Consumers were spooked in a big way when it was revealed that Apple was tracking where iPhone users went in a non-encrypted file. Recently Sony had privacy troubles of its own when hackers accessed over 12 million credit card numbers. So it's no wonder digital privacy has even caught the attention of the Senate, with mobile privacy becoming the topic of an upcoming hearing of the Commerce, Science, and Transportation Committee.
As Committee Chair Sen. Rockefeller (who just introduced the Do Not Track Online Act of 2011) told Internet Retailer, "Consumers deserve to know exactly what information is being collected about them, how it is being used, and should be able to say no to undesired collection of information." So what about mobile tagging – specifically, Tag?
First, there's no personally identifiable information (PII) tied to Tag users' accounts – neither Microsoft nor Tag creators are sent user phone numbers, names, or email addresses when someone scans a Tag. Second, Tag users have to opt in to share location data (which allows Tag creators to deliver location-based services like directions to the nearest store location). Tag creators can never see information that identifies users or their phones, and after opting in, users can opt out of sharing location data anytime.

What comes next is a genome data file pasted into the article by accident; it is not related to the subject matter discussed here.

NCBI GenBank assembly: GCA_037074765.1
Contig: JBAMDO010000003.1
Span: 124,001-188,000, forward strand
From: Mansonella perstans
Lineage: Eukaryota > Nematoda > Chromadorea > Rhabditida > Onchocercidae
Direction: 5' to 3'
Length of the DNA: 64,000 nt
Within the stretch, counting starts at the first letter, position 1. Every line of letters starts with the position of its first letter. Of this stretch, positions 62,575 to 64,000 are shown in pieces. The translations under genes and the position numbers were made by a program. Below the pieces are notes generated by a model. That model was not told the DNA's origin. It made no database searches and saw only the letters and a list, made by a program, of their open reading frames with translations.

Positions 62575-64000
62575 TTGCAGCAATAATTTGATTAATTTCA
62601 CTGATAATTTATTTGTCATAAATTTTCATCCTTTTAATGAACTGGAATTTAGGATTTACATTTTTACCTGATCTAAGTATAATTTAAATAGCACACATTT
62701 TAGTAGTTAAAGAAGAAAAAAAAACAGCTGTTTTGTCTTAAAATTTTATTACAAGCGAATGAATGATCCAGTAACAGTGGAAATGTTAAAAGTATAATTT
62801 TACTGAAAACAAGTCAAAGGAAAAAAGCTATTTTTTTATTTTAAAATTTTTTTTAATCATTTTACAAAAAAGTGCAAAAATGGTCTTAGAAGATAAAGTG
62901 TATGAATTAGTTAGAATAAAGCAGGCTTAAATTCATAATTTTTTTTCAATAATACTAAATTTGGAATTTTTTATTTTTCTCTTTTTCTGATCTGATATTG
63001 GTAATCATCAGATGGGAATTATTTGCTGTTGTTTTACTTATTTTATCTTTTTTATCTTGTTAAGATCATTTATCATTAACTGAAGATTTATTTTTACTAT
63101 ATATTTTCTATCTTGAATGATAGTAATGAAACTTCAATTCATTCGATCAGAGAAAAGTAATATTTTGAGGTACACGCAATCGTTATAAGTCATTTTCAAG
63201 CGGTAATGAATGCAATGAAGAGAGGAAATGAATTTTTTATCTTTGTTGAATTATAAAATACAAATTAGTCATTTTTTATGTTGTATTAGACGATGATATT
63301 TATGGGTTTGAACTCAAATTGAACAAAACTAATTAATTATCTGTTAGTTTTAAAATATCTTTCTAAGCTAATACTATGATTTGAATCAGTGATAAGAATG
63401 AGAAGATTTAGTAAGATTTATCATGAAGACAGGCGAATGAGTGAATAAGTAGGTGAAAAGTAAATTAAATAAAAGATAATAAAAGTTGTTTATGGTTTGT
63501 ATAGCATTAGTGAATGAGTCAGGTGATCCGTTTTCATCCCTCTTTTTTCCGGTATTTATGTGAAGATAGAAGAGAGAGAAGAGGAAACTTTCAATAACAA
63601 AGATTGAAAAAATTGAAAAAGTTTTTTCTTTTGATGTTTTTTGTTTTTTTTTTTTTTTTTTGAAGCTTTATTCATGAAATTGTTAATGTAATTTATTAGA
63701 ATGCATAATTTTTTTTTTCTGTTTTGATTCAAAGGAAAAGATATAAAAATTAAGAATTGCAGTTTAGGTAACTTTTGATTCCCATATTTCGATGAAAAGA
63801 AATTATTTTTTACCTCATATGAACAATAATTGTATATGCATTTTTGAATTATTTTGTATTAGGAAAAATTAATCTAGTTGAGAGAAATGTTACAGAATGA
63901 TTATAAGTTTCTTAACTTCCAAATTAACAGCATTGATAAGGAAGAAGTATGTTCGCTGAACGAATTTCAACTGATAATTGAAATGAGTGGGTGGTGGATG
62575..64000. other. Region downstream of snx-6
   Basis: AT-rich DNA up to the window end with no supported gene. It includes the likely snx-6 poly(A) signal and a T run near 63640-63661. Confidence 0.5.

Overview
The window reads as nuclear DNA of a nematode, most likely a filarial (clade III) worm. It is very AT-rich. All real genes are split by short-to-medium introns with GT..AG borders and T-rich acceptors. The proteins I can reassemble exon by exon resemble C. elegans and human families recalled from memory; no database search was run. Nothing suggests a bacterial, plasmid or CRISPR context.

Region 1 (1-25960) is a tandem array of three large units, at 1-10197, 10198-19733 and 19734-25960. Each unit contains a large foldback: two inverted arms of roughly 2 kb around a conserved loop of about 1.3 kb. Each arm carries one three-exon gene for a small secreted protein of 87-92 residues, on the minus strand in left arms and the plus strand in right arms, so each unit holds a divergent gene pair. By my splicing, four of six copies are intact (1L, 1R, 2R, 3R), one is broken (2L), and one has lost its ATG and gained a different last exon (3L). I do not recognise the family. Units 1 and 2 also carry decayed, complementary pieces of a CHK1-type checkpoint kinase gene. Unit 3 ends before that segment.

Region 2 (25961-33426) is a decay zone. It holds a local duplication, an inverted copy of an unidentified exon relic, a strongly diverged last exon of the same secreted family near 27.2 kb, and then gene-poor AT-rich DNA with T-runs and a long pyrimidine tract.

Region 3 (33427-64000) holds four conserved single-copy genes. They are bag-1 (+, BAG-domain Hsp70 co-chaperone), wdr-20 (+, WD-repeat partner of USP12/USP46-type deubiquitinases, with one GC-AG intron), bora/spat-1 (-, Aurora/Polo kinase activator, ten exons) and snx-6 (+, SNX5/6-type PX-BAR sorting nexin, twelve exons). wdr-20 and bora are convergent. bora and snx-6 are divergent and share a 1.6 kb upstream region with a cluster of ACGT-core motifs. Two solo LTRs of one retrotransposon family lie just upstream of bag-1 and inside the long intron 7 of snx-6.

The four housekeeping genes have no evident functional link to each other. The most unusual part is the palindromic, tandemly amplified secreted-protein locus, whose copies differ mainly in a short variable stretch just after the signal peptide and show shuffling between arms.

The tricky part is getting the balance right. "[T]he optimal results are measures that foster mobile commerce while enabling consumers to control who knows what about them," says Electronic Privacy Information Center's executive director later in the Internet Retailer piece. As the Senate hearing proceeds, it will be interesting to see how mobile privacy laws shake out. We'll keep you posted.
What do you think of the recent privacy issues? Let us know in the comments below or on Tag’s Facebook or Twitter pages.
Original photo: Wrote via Flickr